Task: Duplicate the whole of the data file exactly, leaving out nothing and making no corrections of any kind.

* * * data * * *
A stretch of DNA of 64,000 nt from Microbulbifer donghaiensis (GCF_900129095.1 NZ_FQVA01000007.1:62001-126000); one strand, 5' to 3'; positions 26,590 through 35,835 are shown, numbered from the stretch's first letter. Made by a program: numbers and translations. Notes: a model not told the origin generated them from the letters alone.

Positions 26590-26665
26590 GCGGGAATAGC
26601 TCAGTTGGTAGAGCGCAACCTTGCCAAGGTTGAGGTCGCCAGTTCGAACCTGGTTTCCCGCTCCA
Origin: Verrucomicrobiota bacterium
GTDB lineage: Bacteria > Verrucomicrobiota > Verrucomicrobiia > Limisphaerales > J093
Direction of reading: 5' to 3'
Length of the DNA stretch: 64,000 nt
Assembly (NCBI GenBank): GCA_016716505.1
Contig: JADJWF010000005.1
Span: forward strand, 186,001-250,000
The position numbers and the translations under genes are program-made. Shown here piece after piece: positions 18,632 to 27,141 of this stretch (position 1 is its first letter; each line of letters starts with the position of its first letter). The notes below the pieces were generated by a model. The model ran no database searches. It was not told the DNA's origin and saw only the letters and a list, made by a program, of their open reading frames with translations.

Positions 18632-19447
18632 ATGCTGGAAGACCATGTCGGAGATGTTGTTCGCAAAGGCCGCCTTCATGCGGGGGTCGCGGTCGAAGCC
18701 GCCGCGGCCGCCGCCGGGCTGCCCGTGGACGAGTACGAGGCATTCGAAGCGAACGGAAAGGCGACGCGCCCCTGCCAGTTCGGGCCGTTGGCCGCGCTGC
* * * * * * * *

A stretch of DNA of 64,000 nt from Microbulbifer donghaiensis (GCF_900129095.1 NZ_FQVA01000007.1:62001-126000); one strand, 5' to 3'; positions 26,590 through 35,835 are shown, numbered from the stretch's first letter. Made by a program: numbers and translations. Notes: a model not told the origin generated them from the letters alone.

Positions 26590-26665
26590 GCGGGAATAGC
26601 TCAGTTGGTAGAGCGCAACCTTGCCAAGGTTGAGGTCGCCAGTTCGAACCTGGTTTCCCGCTCCA
Origin: Verrucomicrobiota bacterium
GTDB lineage: Bacteria > Verrucomicrobiota > Verrucomicrobiia > Limisphaerales > J093
Direction of reading: 5' to 3'
Length of the DNA stretch: 64,000 nt
Assembly (NCBI GenBank): GCA_016716505.1
Contig: JADJWF010000005.1
Span: forward strand, 186,001-250,000
The position numbers and the translations under genes are program-made. Shown here piece after piece: positions 18,632 to 27,141 of this stretch (position 1 is its first letter; each line of letters starts with the position of its first letter). The notes below the pieces were generated by a model. The model ran no database searches. It was not told the DNA's origin and saw only the letters and a list, made by a program, of their open reading frames with translations.

Positions 18632-19447
18632 ATGCTGGAAGACCATGTCGGAGATGTTGTTCGCAAAGGCCGCCTTCATGCGGGGGTCGCGGTCGAAGCC
18701 GCCGCGGCCGCCGCCGGGCTGCCCGTGGACGAGTACGAGGCATTCGAAGCGAACGGAAAGGCGACGCGCCCCTGCCAGTTCGGGCCGTTGGCCGCGCTGC